Can I hook a second room's speakers up to a single-zone 5.1 receiver?
April 26, 2013 8:07 AM   Subscribe

I have an overabundance of stereo/home theater equipment and I need to simplify. Is it possible to hook a second pair of stereo speakers up to an existing 5.1 system in some way? The receiver does NOT have a second zone.

When we first moved into our house 7 years ago, we had a simple old Technics receiver that we placed in the living room that could handle a stereo pair of speakers, our CD player, turntable, and cassette deck and not much else, which was fine since we didn't have a TV or streaming audio system that we needed to hook up to it.

At some point we inherited a big flat screen TV which necessitated buying a separate 5.1 receiver and speakers that we could use for movies and the occasional TV show, to which we added a dedicated Blu-Ray player and AppleTV. That system was moved all over the house until it finally came to rest in a rec room that is, of course, separated from the living room by a single wall. I'd like to get rid of the old 2-channel receiver and CD player in the living room and just hook the living room's speakers up to our home theater receiver, if I can. Ideally I'd like to be able to play music in both rooms at once.

However, the 5.1 home theater receiver does NOT have 2-zone functionality, so that idea's out. Can I just buy some sort of splitter or second amplifier and split the front channels in two and run cables to the living room? Something like this? Will there be problems with ohms or watts or something?

Or do I need to just break down and replace the 5.1 receiver with something like this receiver that can do 2 zones easily?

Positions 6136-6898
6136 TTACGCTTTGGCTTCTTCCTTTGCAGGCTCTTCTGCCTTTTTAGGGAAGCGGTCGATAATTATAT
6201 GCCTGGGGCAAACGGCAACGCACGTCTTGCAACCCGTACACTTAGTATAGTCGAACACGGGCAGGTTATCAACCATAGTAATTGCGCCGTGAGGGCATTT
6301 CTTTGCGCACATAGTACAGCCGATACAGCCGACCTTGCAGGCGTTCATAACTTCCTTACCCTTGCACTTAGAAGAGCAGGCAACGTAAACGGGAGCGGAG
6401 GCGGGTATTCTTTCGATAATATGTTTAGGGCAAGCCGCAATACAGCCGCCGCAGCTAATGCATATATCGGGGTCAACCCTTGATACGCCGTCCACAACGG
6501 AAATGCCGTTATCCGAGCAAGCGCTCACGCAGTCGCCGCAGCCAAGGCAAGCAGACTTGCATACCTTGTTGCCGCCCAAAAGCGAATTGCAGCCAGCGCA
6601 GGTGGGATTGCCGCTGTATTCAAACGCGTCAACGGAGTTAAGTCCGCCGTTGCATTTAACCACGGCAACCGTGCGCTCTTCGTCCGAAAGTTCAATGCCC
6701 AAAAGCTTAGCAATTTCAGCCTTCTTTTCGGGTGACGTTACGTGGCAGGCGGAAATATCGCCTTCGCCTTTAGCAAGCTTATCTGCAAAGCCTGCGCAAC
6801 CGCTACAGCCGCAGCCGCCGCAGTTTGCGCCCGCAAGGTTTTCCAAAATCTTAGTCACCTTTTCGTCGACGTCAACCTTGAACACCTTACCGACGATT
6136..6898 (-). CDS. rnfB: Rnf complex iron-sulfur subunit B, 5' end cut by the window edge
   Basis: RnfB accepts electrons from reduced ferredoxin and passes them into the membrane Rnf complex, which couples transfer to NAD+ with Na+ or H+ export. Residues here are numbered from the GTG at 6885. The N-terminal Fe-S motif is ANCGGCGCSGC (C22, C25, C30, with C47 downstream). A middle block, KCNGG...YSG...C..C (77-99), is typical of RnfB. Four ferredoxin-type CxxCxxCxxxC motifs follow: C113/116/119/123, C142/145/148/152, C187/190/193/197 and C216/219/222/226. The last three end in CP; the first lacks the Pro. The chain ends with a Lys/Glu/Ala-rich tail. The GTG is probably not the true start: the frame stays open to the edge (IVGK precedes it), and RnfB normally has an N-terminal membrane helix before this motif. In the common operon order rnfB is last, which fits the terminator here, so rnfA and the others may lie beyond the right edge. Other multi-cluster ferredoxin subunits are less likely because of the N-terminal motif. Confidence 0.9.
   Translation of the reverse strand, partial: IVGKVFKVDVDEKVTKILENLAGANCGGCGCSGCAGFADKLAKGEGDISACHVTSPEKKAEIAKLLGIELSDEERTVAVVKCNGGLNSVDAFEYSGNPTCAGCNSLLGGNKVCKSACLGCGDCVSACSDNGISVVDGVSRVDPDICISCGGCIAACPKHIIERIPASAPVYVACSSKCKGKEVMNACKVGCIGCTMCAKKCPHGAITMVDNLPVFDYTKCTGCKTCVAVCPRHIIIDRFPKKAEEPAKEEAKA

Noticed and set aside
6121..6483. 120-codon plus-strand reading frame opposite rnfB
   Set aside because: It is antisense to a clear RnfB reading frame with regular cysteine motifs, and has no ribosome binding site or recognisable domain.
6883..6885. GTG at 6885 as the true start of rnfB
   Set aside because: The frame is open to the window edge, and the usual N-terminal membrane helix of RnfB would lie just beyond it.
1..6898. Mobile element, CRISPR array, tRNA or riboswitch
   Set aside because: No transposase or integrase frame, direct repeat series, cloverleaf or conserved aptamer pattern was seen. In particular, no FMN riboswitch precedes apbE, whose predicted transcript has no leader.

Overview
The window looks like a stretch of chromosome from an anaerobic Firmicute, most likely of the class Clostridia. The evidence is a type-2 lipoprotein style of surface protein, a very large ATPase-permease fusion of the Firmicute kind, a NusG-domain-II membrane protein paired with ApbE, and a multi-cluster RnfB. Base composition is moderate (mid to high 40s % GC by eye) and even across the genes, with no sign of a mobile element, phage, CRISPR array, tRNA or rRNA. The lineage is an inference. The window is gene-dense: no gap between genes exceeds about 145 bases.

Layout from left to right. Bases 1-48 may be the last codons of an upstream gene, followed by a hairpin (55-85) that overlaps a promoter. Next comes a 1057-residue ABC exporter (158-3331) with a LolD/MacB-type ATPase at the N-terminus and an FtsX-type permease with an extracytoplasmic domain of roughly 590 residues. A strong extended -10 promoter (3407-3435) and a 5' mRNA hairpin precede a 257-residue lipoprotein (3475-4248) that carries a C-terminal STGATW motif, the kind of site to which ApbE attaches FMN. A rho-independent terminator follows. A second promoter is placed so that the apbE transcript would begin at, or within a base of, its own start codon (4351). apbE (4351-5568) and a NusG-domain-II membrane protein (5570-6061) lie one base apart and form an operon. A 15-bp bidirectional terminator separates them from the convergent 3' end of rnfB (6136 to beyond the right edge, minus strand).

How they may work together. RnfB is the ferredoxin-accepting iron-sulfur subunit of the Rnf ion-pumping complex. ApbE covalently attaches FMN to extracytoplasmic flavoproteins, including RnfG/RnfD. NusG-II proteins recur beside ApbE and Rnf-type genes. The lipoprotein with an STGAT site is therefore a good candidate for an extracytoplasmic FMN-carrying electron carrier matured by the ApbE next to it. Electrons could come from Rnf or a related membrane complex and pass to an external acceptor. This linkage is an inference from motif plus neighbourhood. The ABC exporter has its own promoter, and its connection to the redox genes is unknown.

Note- I'm not an audiophile so I don't need to spend a bajillion dollars, I just want something that'll work with my setup and sound halfway decent. Also, assume I only barely know what I'm doing.
posted by 40 Watt to Technology (3 answers total) 2 users marked this as a favorite
You could always put the system in a "5 channel stereo mode" - most systems have this, instead of processing the surround and sending that to the back channels, it just duplicates the left and right front channels to the rear.

Of course this means you would need to lose the back channels for surround in the main viewing area - and if you leave it this way all the time annoy someone in the other room with the front channel in the rec room.

I would vote for buying a cheap, new receiver...if you don't require audiophile quality sound this won't be too expensive and it will be much easier to install and use - both for you and for other family members...(don't ever discount how others will react to your "creative" solution to a problem like this - if it's confusing or hard to use you will certainly hear about it...)
posted by NoDef at 8:52 AM on April 26, 2013

In general you have to pay for power and should get an external amp . Little 2 channel amps with 50 + watts can be rather cheap new and crazy cheap used and keep the system in balance or to specifications . If it was designed for a pair of speakers and you add a pair (double the power draw ) you can risk clipping the amp and running out of power and damaging things .
posted by epjr at 11:37 AM on April 26, 2013

If you want to have the same stuff playing in both "zones", then yes, just get a two zone receiver. I'd check craigslist for similar models to the one you found on amazon(which is perfectly fine!) and probably spend a lot less.

The only real options here that will probably satisfy you are that, or the separate amp. I wouldn't even try and jerry-rig something with the current amp.
posted by emptythought at 3:12 PM on April 26, 2013

« Older Is this a spambot, or is my memory bad?   |   Help me live with less stuff while increasing my... Newer »
This thread is closed to new comments.